‘Rich Dad’ author Robert Kiyosaki: If you’re investing for the long term, ‘you’re crazy’

By MarketWatch

In a live interview with MarketWatch, the best-selling author gives advice on how to get rich and what to invest in now.

Courtesy of Robert Kiyosaki
Robert Kiyosaki

Robert Kiyosaki, author of several best-selling books including “Rich Dad Poor Dad,” joined MarketWatch for a live interview on Facebook today.

He offered up insights on making money, becoming an entrepreneur and even touched on politics.

Here are some highlights from the talk, or you can listen to the full interview here.

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His advice on how to get rich:
“The rich do not work for money. Most people do not understand that, because they’re taught to go to school and get a job for money. The rich don’t work for money.

And one of the reasons for that is money is no longer money. One of the reasons for that is in 1971, President Nixon took the U.S. Dollar off the gold standard and basically screwed the world. It’s bad for the poor and middle class. As Bernie Sanders said, ‘wealth and income inequality is the greatest moral crisis facing America as well as the world today.’

The gap is growing between the rich and poor. The rich don’t work for money. If you went to school and got a job, and you’re saving money and investing in the stock market today, you’re going to lose.”


On his prediction that in 2016 the world would see the worst stock market crash in history:
“We’re on the edge of a cliff right now. We have never been here before. If you’re still saving money when interest rates are negative, you’ve got to be crazy. When you’re investing for the long-term in the stock market, where there is no connection between stock price and reality, you’re crazy.”

His advice on what to invest in now: cybercurrencies, gold, silver?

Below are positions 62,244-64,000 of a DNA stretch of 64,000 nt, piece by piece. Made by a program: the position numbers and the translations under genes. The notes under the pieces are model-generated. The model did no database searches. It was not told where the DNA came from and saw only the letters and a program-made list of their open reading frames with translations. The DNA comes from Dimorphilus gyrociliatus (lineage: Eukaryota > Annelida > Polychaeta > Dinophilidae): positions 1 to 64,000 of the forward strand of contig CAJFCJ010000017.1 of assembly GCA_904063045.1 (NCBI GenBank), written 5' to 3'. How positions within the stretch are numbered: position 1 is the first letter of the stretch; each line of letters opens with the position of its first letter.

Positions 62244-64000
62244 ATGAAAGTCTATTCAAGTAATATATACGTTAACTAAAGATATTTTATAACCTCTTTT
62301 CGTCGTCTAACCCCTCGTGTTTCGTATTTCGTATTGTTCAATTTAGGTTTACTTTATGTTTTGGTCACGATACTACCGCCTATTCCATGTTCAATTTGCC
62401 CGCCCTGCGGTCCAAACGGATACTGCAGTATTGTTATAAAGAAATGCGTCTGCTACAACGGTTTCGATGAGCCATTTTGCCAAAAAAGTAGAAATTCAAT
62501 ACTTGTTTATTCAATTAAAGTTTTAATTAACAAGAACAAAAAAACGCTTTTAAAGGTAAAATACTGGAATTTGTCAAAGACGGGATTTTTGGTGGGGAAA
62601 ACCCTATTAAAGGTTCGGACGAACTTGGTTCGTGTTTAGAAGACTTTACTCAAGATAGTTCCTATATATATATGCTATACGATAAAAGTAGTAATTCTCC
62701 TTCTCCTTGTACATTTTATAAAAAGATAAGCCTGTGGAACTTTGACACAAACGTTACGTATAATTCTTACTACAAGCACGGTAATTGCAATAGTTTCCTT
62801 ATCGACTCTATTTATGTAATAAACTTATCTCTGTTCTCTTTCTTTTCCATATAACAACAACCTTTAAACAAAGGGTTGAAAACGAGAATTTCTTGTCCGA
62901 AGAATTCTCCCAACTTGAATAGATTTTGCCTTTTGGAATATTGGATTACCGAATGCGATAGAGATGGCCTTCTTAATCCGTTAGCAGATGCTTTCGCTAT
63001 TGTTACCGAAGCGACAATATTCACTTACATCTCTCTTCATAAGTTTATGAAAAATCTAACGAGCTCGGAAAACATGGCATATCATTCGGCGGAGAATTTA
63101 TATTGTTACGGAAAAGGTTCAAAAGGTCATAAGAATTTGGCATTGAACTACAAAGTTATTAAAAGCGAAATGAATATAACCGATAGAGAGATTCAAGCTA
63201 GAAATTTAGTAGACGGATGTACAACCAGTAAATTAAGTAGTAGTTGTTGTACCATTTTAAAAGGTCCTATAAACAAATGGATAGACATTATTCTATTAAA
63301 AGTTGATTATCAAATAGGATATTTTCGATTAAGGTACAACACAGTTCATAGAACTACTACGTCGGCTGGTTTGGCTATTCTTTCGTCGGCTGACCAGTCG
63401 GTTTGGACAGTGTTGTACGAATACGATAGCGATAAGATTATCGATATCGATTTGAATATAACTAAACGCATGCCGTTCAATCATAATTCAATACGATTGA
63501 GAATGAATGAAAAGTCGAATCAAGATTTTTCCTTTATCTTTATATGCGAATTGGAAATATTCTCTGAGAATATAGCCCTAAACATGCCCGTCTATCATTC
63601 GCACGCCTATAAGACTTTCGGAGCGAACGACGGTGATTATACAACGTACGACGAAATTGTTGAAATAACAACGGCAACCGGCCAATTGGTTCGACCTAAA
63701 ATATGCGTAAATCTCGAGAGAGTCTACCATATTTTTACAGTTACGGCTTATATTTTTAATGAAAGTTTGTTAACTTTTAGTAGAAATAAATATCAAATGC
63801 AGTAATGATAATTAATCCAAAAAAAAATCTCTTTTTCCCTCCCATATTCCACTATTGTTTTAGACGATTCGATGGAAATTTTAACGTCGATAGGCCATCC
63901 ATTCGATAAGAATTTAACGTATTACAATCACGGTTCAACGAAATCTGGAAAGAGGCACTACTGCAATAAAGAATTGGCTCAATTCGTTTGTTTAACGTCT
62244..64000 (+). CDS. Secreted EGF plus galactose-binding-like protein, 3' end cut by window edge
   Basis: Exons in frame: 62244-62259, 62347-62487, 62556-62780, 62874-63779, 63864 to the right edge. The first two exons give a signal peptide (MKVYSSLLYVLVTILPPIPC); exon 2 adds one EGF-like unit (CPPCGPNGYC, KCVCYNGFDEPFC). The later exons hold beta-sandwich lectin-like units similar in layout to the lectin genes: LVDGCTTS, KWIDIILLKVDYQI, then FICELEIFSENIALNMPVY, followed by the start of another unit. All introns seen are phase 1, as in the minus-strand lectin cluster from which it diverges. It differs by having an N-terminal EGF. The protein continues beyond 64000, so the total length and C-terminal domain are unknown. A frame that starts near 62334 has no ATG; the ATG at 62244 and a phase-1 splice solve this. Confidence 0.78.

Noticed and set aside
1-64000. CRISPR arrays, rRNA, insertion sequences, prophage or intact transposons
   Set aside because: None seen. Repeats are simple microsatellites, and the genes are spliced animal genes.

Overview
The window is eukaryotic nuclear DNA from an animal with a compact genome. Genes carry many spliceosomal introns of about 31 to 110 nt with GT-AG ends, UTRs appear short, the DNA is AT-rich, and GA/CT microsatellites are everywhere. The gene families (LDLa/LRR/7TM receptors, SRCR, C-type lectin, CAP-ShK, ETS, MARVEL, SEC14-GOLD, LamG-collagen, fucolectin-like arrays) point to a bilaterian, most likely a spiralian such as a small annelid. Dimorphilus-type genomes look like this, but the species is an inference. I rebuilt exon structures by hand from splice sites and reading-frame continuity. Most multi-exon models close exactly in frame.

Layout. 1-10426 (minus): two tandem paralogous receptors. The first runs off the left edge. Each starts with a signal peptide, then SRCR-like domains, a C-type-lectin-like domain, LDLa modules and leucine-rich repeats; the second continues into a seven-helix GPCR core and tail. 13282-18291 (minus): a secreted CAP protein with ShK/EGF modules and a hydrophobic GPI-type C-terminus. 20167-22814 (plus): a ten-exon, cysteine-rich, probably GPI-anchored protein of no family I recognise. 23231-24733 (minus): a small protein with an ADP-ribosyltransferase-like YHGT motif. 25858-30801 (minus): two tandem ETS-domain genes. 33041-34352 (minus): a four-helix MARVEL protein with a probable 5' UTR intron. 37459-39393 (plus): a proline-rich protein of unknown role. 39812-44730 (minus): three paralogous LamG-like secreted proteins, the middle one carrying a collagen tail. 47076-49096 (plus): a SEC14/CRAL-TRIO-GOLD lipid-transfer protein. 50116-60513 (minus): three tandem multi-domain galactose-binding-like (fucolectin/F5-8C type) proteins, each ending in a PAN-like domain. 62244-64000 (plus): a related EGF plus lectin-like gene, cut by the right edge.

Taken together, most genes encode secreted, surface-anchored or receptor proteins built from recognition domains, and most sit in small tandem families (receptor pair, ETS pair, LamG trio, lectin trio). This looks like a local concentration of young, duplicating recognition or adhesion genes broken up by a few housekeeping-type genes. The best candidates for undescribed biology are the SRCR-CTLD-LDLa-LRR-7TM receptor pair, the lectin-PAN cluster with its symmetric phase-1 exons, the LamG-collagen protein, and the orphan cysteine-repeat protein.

“My answer is always the same. You got to come up with your own answers.

I love gold, I was buying gold at 70 bucks an ounce. I’m a gold bug. On the other side, there’s this guy named Harry Dent, a very smart guy, who says gold GCZ6, +0.06%  is going to drop to $250/ounce. Another very smart guy James Rickards, the author of ‘Currency Wars,’ says gold is going to go to $10,000/ounce. So somewhere in between is your reality.

All coins have three sides: head, tails, or hedge. Your job is to stand on the edge of the coin and listen to both sides. I love gold but I don’t use gold as an investment, I use gold as an insurance policy, a hedge. Because I suspect the U.S. dollar DXY, +0.11% is going to be toast in a few years. Now, if it doesn’t, I still have gold. I’m hedging my positions all the time.”
Getty Images Donald Trump and Robert Kiyosaki co-wrote the book “Why We Want You to Be Rich.”

On the election and how it will affect the economy:
“I hate to say this but I don’t think it makes a difference who wins the election. It’s the bankers, the Fed, that control the whole world economy, not a president. Donald Trump is my friend.

I’m going to vote for him. I think he is a great man. But unfortunately I don’t think it makes any difference at this time. The problem is too big.”
On investing in real estate: